Another aspect of this novel that’s problematic is the fact that Macy simply walks away from the institution once she’s released. Since this novel does such a great job of presenting Macy’s world in a gritty, reality-based plot, this part of the novel reads more like magical thinking. Over a course of months, Macy is subjected to psychiatric drugs while in the Quiet Room (seclusion), but outside of this room, she secretly spits out the drugs. But this isn’t the reality that psychiatric survivors and current victims report regarding forced “treatment,” something listed as a form of physical torture by a Special Rapporteur to the United Nations. Considering the drugs used by force are injections which last anywhere from two weeks to three months and come with a withdrawal syndrome that can be severe, omitting this aspect creates the illusion of psychiatry as some benign force designed for a temporary correction, not a chemical incarceration that lasts far beyond physical incarceration.
Macy is aware of the history of many of her oppressions — she can list the names of girls kidnapped in Nigeria and left out of most media due to their dark skin color and gender. She touches on the brutal history of the Taínos during colonization. She can name people of color killed by the police. But she can’t name anyone killed by psychiatry. This type of oppression, which has a long history of resistance, is not given the same level of scrutiny.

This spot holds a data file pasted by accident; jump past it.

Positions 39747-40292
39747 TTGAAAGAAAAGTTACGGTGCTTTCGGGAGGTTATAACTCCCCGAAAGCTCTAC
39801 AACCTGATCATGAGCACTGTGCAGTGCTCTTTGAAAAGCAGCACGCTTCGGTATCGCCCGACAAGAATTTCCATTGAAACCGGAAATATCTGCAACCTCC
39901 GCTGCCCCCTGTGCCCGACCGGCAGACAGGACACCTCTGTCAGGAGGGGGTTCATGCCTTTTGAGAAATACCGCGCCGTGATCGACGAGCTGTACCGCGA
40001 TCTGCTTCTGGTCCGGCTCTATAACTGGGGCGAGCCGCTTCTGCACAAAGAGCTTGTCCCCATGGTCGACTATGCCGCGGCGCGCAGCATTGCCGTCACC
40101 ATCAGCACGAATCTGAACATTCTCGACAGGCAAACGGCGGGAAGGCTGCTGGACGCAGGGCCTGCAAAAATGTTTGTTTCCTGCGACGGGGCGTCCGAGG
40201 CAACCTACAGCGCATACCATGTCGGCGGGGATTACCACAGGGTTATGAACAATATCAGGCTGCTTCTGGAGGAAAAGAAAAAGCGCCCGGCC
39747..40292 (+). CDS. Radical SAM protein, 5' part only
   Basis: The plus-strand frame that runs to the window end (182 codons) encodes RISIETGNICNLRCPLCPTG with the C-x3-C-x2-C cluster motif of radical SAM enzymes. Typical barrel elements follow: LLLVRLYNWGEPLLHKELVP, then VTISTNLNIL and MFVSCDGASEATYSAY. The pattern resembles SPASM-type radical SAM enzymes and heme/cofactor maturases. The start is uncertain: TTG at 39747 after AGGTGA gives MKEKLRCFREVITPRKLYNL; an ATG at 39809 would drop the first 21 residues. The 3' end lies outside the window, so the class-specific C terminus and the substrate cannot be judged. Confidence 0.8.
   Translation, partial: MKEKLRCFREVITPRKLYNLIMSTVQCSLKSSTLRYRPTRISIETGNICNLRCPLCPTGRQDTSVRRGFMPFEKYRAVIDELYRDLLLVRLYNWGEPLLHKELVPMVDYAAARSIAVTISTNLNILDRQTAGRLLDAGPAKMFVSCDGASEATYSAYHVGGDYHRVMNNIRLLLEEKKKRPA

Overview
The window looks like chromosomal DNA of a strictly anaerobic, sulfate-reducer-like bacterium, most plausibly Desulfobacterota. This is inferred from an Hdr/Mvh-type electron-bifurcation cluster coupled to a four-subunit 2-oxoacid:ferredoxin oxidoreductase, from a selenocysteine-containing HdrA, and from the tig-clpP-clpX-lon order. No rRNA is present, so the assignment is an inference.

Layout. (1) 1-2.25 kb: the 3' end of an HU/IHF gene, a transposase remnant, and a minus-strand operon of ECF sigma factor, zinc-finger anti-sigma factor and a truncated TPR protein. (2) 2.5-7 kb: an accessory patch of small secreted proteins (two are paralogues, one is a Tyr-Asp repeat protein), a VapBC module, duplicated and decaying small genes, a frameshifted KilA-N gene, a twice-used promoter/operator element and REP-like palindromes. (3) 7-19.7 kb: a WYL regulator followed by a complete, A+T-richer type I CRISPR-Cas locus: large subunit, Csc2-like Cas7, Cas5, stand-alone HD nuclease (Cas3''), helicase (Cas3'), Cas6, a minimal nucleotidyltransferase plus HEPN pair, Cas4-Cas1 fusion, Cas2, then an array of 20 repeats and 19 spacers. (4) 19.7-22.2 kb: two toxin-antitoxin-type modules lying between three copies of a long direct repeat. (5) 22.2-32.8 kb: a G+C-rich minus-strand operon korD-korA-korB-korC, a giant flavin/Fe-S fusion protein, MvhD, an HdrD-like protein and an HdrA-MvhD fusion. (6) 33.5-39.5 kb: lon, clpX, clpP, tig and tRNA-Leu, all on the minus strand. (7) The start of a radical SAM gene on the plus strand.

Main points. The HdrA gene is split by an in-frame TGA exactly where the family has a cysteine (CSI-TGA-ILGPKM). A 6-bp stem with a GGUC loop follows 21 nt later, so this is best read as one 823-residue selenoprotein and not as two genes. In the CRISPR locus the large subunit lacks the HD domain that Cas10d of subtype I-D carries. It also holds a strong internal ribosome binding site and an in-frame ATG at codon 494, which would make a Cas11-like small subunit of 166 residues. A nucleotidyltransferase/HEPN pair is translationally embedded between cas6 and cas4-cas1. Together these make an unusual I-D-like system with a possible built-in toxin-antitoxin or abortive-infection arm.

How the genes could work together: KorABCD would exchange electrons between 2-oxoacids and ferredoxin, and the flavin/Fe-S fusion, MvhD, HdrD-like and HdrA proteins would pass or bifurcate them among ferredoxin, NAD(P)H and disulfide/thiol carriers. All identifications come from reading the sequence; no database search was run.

It’s clear this author is progressing toward a truthful account of psychiatry as social control and not a form of medicine, but she has a ways to go. This novel is both complicated and necessary, with characters that stay with you long after you put the novel down. For these reasons, the book comes recommended, but with caution.
Note to reader: Quotation marks are used in this review to reflect certain words that are metaphorical in nature, such as terms used in the novel to refer to psychiatric “disorders” that don’t exist as biological illnesses. While the author doesn’t use quotation marks, this review is written within the culture of many psychiatric survivor writings.
The Disturbed Girl's Dictionary by NoNieqa Ramos
on February 1, 2018
Genres: Criminal Justice
Reading Level: High School
Review Source: Teaching for Change
Publisher's Synopsis: Macy's school officially classifies her as "disturbed," but Macy isn't interested in how others define her. She's got more pressing problems: her mom can't move off the couch, her dad's in prison, her brother's been kidnapped by Child Protective Services, and now her best friend isn't speaking to her. Writing in a dictionary format, Macy explains the world in her own terms—complete with gritty characters and outrageous endeavors. With an honesty that's both hilarious and fearsome, slowly Macy reveals why she acts out, why she can't tell her incarcerated father that her mom's cheating on him, and why her best friend needs protection . . . the kind of protection that involves Macy's machete.